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The Army needs new data management software to provide Soldiers and Commanders with seamless access to vast amounts of data. Since the 1990’s, the Department of Defense has recognized the need for a software system that can access, manage, and analyze the wealth of data contained in the military’s various databases. In an attempt to meet this need, the military developed the Distributed Common Ground System (DCGS), which has been a costly failure. American taxpayers have paid approximately $6 billion for DCGS-A, yet it continues to be burdened by numerous critical failures in testing, training, and combat—nearly two decades after the Army and a cadre of defense contractors began developing it.
The Federal Acquisition Streamlining Act (“FASA”) requires federal agencies to acquire commercial products from the private sector “to the maximum extent practicable,” rather than paying contractors to develop those products from scratch. However, the Army issued a final RFI for DCGS-A2 confirming that the Army intended to develop new software rather than acquire existing commercial software. and is considering contract terms and vehicles that would perpetuate risky long-term, services-based contracts that focus on large software development activities” instead of inquiring into the availability of commercial items.
Additionally, the Court of Federal Claims expressed concern about “the unfortunate conduct of some of the Army personnel reflected in the Administrative Record.”
In December, the Defense Department declassified two videos documenting encounters between U.S. Navy F-18 fighters and unidentified aircraft. The first video captures multiple pilots observing and discussing a strange, hovering, egg-shaped craft, apparently one of a “fleet” of such objects, according to cockpit audio. The second shows a similar incident involving an F-18 attached to the USS Nimitz carrier battle group in 2004. The videos, along with observations by pilots and radar operators, appear to provide evidence of the existence of aircraft far superior to anything possessed by the United States or its allies. A colleague of mine at To the Stars Academy, Luis Elizondo, used to run a Pentagon intelligence program that examined evidence of “anomalous” aircraft, but he resigned last fall to protest government inattention to the growing body of empirical data.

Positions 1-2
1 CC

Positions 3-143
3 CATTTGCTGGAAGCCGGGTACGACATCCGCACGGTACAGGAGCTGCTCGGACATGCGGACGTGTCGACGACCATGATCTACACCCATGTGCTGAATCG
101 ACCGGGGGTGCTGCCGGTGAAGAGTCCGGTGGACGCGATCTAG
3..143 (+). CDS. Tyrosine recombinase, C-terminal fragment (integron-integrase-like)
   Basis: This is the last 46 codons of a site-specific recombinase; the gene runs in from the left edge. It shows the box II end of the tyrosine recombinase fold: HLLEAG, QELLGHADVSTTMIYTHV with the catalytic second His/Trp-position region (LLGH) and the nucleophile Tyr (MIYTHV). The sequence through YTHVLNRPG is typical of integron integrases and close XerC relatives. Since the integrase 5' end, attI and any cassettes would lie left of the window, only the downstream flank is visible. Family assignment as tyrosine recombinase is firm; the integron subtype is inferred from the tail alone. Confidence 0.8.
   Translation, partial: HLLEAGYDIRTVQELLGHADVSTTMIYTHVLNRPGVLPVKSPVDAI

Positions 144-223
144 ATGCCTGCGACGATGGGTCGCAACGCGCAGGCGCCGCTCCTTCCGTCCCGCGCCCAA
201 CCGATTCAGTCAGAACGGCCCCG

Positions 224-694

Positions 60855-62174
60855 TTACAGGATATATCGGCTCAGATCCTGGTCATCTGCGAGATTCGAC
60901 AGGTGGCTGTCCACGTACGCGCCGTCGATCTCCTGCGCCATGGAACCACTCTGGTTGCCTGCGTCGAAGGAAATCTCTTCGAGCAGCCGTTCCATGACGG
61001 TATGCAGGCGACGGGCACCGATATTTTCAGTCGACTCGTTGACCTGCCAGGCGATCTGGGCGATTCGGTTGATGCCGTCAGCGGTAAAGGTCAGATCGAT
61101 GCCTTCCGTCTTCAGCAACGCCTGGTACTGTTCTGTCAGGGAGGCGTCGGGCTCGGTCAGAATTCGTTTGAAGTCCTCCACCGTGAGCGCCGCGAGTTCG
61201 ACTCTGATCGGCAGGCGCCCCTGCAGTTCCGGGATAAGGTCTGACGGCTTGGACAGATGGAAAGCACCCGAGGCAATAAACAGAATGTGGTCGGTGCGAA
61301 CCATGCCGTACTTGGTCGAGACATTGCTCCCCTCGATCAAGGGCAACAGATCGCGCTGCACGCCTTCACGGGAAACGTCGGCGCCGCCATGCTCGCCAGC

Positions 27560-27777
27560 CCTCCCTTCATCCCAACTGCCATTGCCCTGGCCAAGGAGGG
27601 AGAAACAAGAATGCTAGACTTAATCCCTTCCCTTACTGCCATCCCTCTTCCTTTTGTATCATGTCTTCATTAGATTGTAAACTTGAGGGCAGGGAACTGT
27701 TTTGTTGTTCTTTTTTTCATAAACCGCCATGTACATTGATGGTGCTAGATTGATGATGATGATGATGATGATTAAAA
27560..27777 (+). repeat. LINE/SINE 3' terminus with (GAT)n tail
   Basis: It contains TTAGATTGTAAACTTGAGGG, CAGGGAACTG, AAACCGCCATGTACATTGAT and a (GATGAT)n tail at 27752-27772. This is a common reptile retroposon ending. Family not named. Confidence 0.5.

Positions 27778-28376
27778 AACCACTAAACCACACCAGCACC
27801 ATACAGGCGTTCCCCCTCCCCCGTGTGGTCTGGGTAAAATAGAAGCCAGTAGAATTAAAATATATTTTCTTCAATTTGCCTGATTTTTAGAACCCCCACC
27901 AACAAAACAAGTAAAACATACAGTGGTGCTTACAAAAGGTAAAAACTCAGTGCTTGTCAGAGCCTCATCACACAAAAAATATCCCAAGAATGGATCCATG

Meanwhile, reports from different services and agencies remain largely ignored and unevaluated inside their respective bureaucratic stovepipes. There is no Pentagon process for synthesizing all the observations the military is making. The current approach is equivalent to having the Army conduct a submarine search without the Navy. It is also reminiscent of the counterterrorism efforts of the CIA and the FBI before Sept. 11, 2001, when each had information on the hijackers that they kept to themselves. In this instance, the truth may ultimately prove benign, but why leave it to chance?
On several occasions, I have met with senior Pentagon officials, and at least one followed up and obtained briefings confirming incidents such as the Nimitz case. But nobody wants to be “the alien guy” in the national security bureaucracy; nobody wants to be ridiculed or sidelined for drawing attention to the issue. This is true up and down the chain of command, and it is a serious and recurring impediment to progress.